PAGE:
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This article is from the Dictionary of North Carolina Biography, 6 volumes, edited by William S. Powell. Copyright ©1979-1996 by the University of North Carolina Press. Used by permission of the publisher. For personal use and not for further distribution. Please submit permission requests for other use directly to the publisher.

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Holton, Tabitha Anne

by Memory F. Mitchell, 1988

1854–14 June 1886

Tabitha Anne Holton, first woman licensed to practice law in North Carolina, was born in Guilford County, the daughter of the Reverend Quinton (5 Feb. 1818–5 May 1890) and Harriet Jacobina Holland Holton (12 Dec. 1823–25 Mar. 1871). Her father was a Methodist Protestant minister.

Little is known about Tabitha Anne Holton's early life, though the Raleigh Observer reported that she was well educated, spoke three or four languages fluently, had studied law by reading books lent to her by members of the Greensboro bar, and had occasionally been examined by those lawyers as she had had "no regular preceptor." Otto Olsen, biographer of Albion W. Tourgée, mentions in passing that she mastered law while tutoring her brothers.

On 7 Jan. 1878, she and her brother Samuel Melanchthon Holton arrived in Raleigh from Jamestown and reported the next day to take the bar examination given by the North Carolina Supreme Court. A question immediately arose as to the power of the court to admit women to practice law, and the candidate was advised to appear with counsel that afternoon so that the matter could be considered and determined. However, because of the funeral of Chief Justice Richmond M. Pearson, the hearing was postponed until the morning of 9 January. At that time, Albion W. Tourgée appeared as counsel in her behalf; and his long argument (which was reported at length in the Raleigh Observer of 10 January) was convincing, despite resistance led by William H. Battle. The court, after a ten-minute recess to consider the question, permitted the applicant to be tested. She was escorted from the National Hotel by her brother, who had taken the bar examination at the regularly scheduled time the preceding day. Though the questioning was done in private, it was reported that Tabitha Anne Holton passed without missing a single question. Her license was dated 8 January, the day on which the men had taken the examination.

According to a newspaper report, the female lawyer planned to move with her newly licensed brother to Kansas where a number of women were practicing law, but nothing has been found to indicate that she did so. She was sworn in as an attorney in the court at Greensboro, and it is thought that she practiced in Yadkinville in partnership with Samuel M. Holton and perhaps with two other brothers, Alfred Eugene and John Quinton Holton. She did research and office work, leaving courtroom appearances to the men.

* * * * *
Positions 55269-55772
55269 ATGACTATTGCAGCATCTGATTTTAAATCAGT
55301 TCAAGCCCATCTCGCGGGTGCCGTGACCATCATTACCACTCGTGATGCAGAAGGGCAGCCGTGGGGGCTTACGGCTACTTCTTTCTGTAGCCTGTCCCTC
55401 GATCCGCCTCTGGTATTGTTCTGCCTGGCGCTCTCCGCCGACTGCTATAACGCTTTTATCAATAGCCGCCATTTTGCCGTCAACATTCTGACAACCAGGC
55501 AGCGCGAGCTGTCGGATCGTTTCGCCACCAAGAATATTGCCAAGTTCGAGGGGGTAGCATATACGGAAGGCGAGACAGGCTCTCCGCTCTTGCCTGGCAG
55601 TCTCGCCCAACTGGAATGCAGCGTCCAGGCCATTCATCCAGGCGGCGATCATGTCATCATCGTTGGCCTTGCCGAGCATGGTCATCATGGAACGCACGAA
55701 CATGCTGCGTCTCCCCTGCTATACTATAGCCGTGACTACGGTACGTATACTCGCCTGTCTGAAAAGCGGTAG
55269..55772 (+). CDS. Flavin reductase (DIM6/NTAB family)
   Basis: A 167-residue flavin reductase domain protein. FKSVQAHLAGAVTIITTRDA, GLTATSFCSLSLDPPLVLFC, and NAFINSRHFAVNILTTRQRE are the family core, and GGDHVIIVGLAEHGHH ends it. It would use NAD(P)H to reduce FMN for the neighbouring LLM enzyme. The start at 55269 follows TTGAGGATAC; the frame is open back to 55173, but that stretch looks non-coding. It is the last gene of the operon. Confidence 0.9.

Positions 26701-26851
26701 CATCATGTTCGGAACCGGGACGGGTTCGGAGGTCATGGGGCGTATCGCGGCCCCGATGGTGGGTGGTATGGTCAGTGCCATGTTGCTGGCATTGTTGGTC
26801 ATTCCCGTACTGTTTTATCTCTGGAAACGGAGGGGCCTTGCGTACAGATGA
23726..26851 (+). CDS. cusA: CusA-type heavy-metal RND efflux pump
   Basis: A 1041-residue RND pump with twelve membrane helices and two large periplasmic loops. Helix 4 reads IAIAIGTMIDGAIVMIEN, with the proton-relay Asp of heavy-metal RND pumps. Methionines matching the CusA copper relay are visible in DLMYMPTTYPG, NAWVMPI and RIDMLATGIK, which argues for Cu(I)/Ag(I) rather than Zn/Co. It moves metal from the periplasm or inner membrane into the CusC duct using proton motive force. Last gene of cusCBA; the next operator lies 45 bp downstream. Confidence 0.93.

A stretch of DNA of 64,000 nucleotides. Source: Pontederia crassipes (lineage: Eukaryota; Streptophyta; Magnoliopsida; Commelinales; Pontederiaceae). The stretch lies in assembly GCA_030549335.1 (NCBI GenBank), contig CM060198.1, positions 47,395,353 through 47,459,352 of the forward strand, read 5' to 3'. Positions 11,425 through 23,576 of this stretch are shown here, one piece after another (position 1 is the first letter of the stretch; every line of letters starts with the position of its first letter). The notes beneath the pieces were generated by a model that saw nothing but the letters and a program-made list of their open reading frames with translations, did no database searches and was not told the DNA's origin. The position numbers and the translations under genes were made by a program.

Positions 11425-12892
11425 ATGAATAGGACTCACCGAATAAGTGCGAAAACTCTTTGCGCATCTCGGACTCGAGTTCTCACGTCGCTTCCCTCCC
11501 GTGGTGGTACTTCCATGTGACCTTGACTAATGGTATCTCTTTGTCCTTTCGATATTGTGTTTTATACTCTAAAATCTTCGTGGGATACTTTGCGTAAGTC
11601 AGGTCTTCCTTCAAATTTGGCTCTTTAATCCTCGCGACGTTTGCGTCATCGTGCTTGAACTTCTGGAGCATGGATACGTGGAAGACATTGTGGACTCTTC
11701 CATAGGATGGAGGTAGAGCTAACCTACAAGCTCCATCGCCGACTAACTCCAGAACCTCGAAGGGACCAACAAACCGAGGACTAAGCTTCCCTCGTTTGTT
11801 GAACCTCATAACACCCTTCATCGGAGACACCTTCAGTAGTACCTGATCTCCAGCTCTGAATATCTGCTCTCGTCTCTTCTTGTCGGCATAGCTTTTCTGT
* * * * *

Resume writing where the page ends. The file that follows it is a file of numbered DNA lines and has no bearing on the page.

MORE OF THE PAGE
Tabitha Anne Holton was described as "a sprightly brunette, of medium size, an intellectual cast of countenance, though not strikingly handsome." She dressed "very neatly and in good taste, but not gorgeously." Basically timid, she told reporters she "suffered the horrors of a hundred deaths" while awaiting the court's decision and was tempted to abandon her goal but persevered as she recalled the days of hard study. The Raleigh Observer commented, "We certainly admire this noble little woman's pluck, if we can't say so much for her judgment." The Greensboro Patriot, in its 16 Jan. 1878 issue, carried a long article entitled "A Female Lawyer," which could easily have been written by a 1975 advocate of the Equal Rights Amendment.

Suffering from tuberculosis, North Carolina's first woman lawyer died intestate in Yadkinville and was buried in the cemetery of Springfield Friends Church, now within the city limits of High Point. Though Springfield was a Quaker church, Jamestown citizens were buried there during a long period when the town had no cemetery of its own.


Mrs. Alice Holton Edison, personal contact (Winston-Salem).

Greensboro New State, 10 Jan. 1878.

Greensboro North State, 24 June 1886.

Greensboro Patriot, 16 Jan. 1878.

Otto H. Olsen, Carpetbagger's Crusade: The Life of Albion Winegar Tourgée (1965).

Raleigh News, 10 Jan. 1878.

Raleigh Observer, 8, 9, 10 Jan. 1878.

Tombstones, Springfield Friends Church (High Point).

Additional Resources:

"Tabitha A. Holton." N.C. Highway Historical Marker M-50, N.C. Office of Archives & History. (accessed November 22, 2013).

Harris, Kelley. "Tabitha Anne Holton: First in North Carolina, First in the South." Women's Legal History Biography Project. Robert Crown Law Library. Stanford Law School. 2002. (accessed November 22, 2013).

Hunter, Thomas. "The Instutionalization of Legal Education in North Carolina 1790-1920." The History of Legal Education in the United States: Commentaries and Primary Sources, Volume 1. Salem Press, Inc. 1999. 465. (accessed November 22, 2013).

"Holton, Tabitha A. 1850 - 1886." Women's Legal History. Stanford Law School. (accessed November 22, 2013).

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